Biblical Justice vs Social Justice

by Mike Ratliff

1 “At the end of every seven years you shall grant a release of debts. 2 And this is the form of the release: Every creditor who has lent anything to his neighbor shall release it; he shall not require it of his neighbor or his brother, because it is called the Lord’s release. Deuteronomy 15:1-2 (NKJV) 

I was contacted by a friend right after Christmas about writing a post comparing what the Bible says about “justice” and how it is used by many today who call themselves “Social Justice Warriors.” I looked up the Hebrew and Greek words. I studied the context. It was very difficult to see how anyone could take those passages and come up with the Progressive political context called Social Justice from that. I did more research. I then found a very well grounded and well written article by E. Calvin Beisner that nailed it. If you read the entire article I assure you that you will not be confused by what is going on by this topic any longer.  The article is called Biblical Justice vs. Social Justice.

4 thoughts on “Biblical Justice vs Social Justice

  1. The term Social Justice really doesn’t mean much of anything. Why? Nobody knows what the term means. Ask 10 people and you’ll get 10 different answers. It just doesn’t have a good solid definition. Ask those same 10 people what Biblical Justice is and you’ll get one answer, mainly because it is well and truly defined.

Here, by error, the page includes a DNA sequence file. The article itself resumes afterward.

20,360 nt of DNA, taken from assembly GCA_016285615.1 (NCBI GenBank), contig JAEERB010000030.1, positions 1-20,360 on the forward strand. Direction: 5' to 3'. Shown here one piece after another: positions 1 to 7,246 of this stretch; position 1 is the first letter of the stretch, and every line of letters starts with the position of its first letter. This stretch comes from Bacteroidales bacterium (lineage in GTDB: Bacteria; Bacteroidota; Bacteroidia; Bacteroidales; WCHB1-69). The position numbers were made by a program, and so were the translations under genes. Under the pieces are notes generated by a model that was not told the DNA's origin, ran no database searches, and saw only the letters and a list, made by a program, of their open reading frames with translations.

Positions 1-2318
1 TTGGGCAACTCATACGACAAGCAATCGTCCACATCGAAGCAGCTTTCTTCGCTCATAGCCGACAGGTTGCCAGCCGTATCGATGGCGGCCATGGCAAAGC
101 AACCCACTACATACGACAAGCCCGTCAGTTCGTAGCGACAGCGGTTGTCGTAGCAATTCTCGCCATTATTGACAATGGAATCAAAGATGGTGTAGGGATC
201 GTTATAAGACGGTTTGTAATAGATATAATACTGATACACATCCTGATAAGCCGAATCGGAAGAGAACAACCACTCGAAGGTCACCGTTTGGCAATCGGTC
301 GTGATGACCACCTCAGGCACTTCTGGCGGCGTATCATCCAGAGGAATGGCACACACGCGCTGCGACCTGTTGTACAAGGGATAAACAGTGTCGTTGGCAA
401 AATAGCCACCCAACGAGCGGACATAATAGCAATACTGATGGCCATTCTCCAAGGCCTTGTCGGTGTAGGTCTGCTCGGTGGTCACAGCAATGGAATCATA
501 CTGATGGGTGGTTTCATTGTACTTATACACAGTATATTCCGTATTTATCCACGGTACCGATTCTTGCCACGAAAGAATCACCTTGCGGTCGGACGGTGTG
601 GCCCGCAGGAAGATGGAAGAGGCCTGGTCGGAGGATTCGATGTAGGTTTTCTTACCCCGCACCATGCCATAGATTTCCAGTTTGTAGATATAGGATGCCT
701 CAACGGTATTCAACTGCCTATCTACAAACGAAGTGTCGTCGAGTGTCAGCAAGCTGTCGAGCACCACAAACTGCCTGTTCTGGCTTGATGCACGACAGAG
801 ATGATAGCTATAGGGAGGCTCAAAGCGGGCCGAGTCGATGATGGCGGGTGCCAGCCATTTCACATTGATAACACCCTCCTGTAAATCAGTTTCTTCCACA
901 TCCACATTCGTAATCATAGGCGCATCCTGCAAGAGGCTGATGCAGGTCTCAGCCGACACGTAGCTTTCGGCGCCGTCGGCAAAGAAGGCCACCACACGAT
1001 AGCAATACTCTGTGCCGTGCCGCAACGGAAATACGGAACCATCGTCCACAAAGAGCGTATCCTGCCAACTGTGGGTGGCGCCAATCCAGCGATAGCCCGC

2. Doug, whatever the “definition” used by “progressives” it is a tool being used by them to hijack Christianity to use it for their Socialist agenda. If you read what their end goals are, it is nothing more than “socialism.” It is not Christianity and Jesus never taught it.


  3. I agree with you, Mike. It’s another red herring Satan drags across our path to distract us from our true goal. Just like the argument given by the LGBTQ folks that it isn’t against God’s Law to practice their ‘life style’. Problem is, Paul wrote in his letters to the Romans and to the Corinthians quite the opposite. (I Cor 6:9-10 and Rom 1:18-32)

    Just one such to illistrate.


  4. I really like the comments that Beisner writes and particularly the distinction of positive and negative Justice and the difference between Justice and charity and grace.

    Thanks for putting this up.

    I reposted on my own site, and a few thoughts on the use of the word Justice in the modern English versions. Too long to put in comment.


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